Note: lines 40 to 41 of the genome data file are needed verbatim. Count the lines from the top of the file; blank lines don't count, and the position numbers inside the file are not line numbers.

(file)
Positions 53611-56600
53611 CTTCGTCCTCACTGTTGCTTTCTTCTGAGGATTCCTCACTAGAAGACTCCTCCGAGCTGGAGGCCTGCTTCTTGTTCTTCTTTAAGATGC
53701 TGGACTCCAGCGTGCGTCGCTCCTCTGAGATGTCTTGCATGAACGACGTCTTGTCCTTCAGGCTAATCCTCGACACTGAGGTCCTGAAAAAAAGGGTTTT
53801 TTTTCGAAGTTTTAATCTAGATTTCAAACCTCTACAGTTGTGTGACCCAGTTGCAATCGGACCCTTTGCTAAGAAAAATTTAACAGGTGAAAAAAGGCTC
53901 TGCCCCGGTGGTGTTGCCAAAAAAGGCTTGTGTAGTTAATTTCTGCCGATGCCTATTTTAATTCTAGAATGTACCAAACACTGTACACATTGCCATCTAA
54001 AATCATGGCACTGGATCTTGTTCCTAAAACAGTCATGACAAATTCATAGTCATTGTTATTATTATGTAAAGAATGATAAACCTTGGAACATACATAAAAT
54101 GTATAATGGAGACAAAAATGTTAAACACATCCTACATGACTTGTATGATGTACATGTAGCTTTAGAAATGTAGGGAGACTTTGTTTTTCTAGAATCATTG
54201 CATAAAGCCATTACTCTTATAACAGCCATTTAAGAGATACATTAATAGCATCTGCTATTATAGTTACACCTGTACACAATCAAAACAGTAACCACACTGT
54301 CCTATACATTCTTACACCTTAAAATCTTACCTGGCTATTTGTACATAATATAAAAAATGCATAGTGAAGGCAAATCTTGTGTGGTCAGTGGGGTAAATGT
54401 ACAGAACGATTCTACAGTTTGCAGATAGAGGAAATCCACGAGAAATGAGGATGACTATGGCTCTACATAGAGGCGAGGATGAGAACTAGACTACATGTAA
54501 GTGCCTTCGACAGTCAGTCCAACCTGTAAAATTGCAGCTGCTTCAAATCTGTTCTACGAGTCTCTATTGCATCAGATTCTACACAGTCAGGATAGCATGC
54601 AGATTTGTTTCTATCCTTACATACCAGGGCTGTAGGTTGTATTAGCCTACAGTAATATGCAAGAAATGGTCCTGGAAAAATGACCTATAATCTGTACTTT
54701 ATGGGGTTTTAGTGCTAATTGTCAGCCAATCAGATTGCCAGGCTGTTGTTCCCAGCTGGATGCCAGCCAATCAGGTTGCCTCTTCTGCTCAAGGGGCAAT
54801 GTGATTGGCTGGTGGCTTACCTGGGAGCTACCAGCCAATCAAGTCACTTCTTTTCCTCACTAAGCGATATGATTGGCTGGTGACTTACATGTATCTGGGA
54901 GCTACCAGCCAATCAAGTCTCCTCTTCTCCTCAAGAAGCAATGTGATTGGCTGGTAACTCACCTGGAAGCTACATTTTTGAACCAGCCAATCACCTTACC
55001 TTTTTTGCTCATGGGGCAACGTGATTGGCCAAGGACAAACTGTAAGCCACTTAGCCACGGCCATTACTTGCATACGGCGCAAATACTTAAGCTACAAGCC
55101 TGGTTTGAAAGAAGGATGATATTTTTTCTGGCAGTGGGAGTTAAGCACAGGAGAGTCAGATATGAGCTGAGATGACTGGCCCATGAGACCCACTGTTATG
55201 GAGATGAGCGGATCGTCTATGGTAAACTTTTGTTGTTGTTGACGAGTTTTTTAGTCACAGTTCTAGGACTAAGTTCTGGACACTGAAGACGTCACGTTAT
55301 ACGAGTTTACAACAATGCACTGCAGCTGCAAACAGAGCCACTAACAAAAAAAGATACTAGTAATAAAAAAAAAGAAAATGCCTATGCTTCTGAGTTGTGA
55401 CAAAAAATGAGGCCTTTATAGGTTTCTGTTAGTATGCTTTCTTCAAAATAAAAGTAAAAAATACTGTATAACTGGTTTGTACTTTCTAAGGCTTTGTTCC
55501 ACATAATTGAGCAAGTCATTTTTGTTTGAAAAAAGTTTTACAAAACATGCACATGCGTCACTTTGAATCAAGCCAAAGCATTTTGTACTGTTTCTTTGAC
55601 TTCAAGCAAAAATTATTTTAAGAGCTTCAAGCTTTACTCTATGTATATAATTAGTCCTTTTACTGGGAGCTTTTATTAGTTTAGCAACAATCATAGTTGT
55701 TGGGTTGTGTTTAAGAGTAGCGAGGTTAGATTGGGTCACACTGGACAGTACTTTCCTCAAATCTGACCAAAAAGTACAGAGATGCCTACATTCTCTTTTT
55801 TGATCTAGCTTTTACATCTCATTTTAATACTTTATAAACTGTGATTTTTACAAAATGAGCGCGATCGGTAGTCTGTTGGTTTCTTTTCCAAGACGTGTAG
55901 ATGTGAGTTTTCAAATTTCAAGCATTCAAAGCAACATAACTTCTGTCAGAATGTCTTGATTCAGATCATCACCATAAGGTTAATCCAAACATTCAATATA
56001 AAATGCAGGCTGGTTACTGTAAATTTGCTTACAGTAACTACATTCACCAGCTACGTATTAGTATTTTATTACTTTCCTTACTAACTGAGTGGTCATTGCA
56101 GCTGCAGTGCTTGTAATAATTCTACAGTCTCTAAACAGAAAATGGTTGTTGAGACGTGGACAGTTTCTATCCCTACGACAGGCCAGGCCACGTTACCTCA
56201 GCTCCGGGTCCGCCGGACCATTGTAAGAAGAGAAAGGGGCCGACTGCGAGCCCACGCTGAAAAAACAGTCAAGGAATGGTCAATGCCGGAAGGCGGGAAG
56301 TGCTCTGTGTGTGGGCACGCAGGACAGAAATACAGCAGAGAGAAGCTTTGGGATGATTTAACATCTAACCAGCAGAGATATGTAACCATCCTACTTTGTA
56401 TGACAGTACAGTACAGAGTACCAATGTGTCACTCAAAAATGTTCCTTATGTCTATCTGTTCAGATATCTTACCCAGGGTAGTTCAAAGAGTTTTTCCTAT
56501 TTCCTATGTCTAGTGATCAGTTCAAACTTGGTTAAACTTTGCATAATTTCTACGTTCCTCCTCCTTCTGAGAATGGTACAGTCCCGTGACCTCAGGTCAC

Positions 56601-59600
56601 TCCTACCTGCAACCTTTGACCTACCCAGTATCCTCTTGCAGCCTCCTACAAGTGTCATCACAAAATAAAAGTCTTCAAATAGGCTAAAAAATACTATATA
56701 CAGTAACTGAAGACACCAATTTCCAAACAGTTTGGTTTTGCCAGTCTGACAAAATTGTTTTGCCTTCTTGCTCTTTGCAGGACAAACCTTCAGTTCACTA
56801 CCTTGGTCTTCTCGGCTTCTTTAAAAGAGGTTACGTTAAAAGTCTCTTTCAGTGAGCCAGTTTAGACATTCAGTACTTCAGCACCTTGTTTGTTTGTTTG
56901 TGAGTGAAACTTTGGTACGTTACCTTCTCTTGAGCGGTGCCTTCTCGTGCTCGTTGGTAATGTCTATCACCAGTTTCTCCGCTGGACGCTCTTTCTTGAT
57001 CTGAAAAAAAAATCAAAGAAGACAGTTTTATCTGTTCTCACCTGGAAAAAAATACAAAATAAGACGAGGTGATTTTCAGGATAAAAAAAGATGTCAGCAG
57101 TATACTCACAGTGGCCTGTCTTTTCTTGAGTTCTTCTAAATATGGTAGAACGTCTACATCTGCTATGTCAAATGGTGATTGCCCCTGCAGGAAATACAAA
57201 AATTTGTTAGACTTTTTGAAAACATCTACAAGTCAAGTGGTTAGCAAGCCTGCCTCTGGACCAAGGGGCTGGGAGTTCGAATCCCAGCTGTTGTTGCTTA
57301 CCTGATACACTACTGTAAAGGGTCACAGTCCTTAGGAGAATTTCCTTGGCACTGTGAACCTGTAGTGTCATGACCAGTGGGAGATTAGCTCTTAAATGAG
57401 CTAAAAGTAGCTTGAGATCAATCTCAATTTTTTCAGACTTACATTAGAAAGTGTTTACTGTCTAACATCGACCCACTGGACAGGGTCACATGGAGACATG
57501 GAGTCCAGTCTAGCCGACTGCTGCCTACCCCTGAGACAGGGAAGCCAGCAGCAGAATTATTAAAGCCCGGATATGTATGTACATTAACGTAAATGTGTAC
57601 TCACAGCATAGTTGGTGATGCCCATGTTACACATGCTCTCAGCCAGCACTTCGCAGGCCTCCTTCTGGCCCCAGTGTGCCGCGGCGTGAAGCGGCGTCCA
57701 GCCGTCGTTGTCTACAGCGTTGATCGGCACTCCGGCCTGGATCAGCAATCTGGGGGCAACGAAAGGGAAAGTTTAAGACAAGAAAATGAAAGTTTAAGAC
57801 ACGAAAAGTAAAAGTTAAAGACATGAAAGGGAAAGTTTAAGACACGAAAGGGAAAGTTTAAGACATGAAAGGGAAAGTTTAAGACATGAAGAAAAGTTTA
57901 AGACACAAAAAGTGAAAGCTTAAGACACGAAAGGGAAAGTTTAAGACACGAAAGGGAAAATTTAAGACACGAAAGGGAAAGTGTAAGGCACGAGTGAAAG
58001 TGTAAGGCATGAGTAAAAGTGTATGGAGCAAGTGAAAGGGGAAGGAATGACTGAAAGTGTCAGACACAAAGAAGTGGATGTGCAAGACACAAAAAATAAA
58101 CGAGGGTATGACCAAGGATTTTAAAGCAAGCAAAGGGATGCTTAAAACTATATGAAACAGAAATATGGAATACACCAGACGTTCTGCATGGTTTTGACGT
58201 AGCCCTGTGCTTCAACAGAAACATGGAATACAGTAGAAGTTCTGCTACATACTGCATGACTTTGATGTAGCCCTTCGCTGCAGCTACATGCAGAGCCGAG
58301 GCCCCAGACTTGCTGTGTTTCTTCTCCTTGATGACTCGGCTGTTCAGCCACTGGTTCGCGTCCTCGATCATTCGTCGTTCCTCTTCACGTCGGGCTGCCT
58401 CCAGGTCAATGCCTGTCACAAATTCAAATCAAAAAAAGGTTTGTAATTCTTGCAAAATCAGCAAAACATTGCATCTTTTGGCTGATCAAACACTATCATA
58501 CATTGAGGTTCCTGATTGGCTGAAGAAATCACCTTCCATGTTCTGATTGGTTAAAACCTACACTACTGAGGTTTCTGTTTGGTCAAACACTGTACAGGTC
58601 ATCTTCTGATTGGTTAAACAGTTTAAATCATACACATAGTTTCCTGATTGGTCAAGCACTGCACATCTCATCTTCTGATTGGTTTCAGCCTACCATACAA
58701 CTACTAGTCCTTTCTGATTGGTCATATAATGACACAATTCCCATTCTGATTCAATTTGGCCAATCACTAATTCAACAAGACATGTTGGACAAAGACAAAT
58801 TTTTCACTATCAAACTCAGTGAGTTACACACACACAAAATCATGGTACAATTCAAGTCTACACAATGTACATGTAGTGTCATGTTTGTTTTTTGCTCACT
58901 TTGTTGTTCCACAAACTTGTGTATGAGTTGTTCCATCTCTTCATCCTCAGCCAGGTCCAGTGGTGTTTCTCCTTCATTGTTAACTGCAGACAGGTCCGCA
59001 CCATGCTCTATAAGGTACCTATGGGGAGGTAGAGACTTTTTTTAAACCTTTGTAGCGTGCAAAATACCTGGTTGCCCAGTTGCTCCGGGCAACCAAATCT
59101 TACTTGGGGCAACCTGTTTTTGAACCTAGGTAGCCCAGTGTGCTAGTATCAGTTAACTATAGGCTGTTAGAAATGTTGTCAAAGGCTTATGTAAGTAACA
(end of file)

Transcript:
57301 CCTGATACACTACTGTAAAGGGTCACAGTCCTTAGGAGAATTTCCTTGGCACTGTGAACCTGTAGTGTCATGACCAGTGGGAGATTAGCTCTTAAATGAG
57401 CTAAAAGTAGCTTGAGATCAATCTCAATTTTTTCAGACTTACATTAGAAAGTGTTTACTGTCTAACATCGACCCACTGGACAGGGTCACATGGAGACATG